LOUISVILLE, Ky (WHAS11) -- As the College of Cardinals begins the conclave to select a successor to Pope Benedict XVI, the leader of Louisville Roman Catholics expects a decision within the week.
"I think the important thing is that the time that is necessary to discern is taken," Archbishop Joseph Kurtz said.
"In any family, we yearn for unity," Kurtz told WHAS11, "unity in charity, of course, but also unity in truth. And that's where our Holy Father in Rome will give us that great, great gift."
Vatican watchers have debated whether the cardinals' decision will be based more on the call for a skilled manager to guide the Church out of an era of scandals and questionable business practices or on the desire for a evangelical pontiff to energize the Church and insist upon relevance in the 21st century.
"I think we want someone who resembles Christ as much as possible and in that sense has an anchor in the person of Christ," Kurtz said, adding that Pope Benedict has led a new evangelization which has seen a surge in seminarians and young Catholics seeking deeper truths.
"Whoever is chosen will have gifts and will also have.... the lack of full gifts and is going to need others to help him," Kurtz said.
Appointed to the Louisville Archdiocese by Pope Benedict in 2007, Kurtz said the now retired pontiff set a good example for the next pope to seek assistance in areas that are not a strong suit.
Pope Benedict also appointed two Louisville priests as bishops in other dioceses, a reminder that Kurtz's future may be altered by whom the cardinals choose.
"I'm planning to stay for the rest of my life," Kurtz said. "We never know what God may be calling us to do. But I would say it's best for us to bloom where we are planted, and that's what I intend to do."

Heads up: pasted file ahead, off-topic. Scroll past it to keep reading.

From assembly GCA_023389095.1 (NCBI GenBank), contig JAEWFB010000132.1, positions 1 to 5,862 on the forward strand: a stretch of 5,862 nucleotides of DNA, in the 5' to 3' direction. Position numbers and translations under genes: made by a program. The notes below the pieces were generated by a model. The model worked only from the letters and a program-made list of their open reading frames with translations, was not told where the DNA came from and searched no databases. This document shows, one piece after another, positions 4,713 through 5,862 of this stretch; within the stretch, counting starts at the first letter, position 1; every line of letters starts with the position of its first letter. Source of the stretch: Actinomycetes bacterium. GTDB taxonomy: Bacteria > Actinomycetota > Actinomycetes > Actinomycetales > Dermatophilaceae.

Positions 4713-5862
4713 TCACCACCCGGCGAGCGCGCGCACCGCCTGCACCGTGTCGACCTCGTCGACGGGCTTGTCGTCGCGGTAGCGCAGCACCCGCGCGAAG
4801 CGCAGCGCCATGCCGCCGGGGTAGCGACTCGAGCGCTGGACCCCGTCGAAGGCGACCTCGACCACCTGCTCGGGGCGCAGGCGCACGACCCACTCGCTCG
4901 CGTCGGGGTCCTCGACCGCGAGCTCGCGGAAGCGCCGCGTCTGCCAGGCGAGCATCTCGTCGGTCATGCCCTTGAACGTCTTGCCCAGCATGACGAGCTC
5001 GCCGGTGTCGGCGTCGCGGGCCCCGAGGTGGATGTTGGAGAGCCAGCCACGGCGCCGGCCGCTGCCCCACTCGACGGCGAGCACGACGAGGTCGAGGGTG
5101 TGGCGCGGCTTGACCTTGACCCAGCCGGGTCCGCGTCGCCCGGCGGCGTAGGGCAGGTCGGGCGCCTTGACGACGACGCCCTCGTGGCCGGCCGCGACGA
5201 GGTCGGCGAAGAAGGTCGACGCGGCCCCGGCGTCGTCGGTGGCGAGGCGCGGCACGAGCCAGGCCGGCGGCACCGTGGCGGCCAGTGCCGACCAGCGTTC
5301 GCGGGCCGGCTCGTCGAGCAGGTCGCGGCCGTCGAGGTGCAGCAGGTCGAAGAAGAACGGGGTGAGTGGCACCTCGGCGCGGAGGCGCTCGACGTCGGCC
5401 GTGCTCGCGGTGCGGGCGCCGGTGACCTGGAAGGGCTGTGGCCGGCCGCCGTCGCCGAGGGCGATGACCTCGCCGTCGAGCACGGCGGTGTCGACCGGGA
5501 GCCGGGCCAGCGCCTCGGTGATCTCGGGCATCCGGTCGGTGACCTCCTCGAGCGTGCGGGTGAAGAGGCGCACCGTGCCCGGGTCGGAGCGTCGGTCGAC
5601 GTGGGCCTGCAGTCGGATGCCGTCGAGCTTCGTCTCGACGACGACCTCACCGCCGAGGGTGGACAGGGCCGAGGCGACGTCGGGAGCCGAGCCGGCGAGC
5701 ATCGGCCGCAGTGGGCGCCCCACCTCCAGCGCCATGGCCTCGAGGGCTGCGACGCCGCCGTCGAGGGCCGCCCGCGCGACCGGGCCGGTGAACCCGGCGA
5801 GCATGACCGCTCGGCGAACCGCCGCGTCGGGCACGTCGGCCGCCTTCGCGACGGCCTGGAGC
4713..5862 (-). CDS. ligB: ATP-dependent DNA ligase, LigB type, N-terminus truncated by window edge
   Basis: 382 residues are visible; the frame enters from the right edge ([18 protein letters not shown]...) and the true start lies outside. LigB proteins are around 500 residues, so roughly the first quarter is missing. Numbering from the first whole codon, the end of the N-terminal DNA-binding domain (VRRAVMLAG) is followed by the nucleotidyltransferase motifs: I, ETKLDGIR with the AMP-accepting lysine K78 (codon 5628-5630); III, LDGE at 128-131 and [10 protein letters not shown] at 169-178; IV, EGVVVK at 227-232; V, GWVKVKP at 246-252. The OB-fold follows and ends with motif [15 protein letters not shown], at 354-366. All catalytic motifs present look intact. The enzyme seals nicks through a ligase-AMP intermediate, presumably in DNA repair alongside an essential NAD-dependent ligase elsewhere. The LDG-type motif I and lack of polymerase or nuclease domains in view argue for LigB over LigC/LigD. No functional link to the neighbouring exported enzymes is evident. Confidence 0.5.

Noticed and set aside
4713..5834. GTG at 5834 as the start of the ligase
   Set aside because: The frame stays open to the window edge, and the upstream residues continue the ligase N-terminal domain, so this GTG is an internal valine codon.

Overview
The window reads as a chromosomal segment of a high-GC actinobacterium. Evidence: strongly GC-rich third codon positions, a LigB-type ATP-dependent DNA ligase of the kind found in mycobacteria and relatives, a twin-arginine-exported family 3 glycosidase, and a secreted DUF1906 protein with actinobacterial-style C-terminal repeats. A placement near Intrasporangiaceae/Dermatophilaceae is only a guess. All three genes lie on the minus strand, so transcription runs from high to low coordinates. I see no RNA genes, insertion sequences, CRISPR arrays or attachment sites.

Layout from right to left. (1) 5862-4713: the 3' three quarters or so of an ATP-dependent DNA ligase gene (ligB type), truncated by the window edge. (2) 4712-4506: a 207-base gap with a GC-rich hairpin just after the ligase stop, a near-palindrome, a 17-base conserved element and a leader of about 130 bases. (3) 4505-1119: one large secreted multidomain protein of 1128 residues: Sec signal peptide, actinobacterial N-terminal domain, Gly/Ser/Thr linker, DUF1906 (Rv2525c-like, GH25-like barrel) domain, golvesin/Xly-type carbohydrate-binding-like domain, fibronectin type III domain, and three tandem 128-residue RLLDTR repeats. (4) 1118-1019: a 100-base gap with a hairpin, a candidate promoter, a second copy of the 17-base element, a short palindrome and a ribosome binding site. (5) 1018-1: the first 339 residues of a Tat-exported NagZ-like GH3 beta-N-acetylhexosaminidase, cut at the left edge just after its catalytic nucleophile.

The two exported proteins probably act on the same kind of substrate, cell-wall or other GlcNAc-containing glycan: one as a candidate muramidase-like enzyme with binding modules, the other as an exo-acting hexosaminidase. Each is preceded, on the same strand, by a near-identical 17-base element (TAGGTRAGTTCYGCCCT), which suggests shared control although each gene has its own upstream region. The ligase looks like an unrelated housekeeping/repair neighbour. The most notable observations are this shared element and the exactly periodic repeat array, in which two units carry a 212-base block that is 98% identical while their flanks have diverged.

As vice-president of the United States Conference of Catholic Bishops, Kurtz is a likely candidate to become the next president of the group.
The word "catholic" means universal - from Kurtz to Holy Trinity Parish School students in Louisville who watched a satellite feed from the Sistine Chapel.
"We've been praying for it," said George Solomon, one of the students in Michelle Hartlage's class.
Each fourth grade class has "adopted" one of the 115 voting cardinals at the Vatican.
"We prayed for guidance for him to make the right decision for Pope," Solomon said.
"What kind of characteristics do you think they're looking for in our new Pope?" Hartlage asked the class.
Every student raised a hand to answer, with answers that echoed the archbishop.
"To be holy and to be a good leader for the Church," Kiersten Oyler said.
"They need to be prayerful and like really respectful," Haley Cardwell said.
"I would think about all the Cardinals and how Christian-like they are and they are like Jesus," Sarah Sheffer said.
"They're obviously looking for a good leader who's not afraid to speak in front of a lot of people," suggested Emiko Ohta. "And preach really well."
"They're trying to find a Pope who knows what to do," Mollie Leist said, "and what the job is to be the Pope and knows how to respect God and those people."
One student offered that Pope Benedict's shocking resignation, the first by a pope in nearly 600 years, would also influence the cardinals.
"Young," John Vanetti said. "because Pope Benedict would get like really old and that's why he quit."
"I hope the Holy Spirit guides whoever our next Pope is," Douglas Painter said, "and has a really strong faith."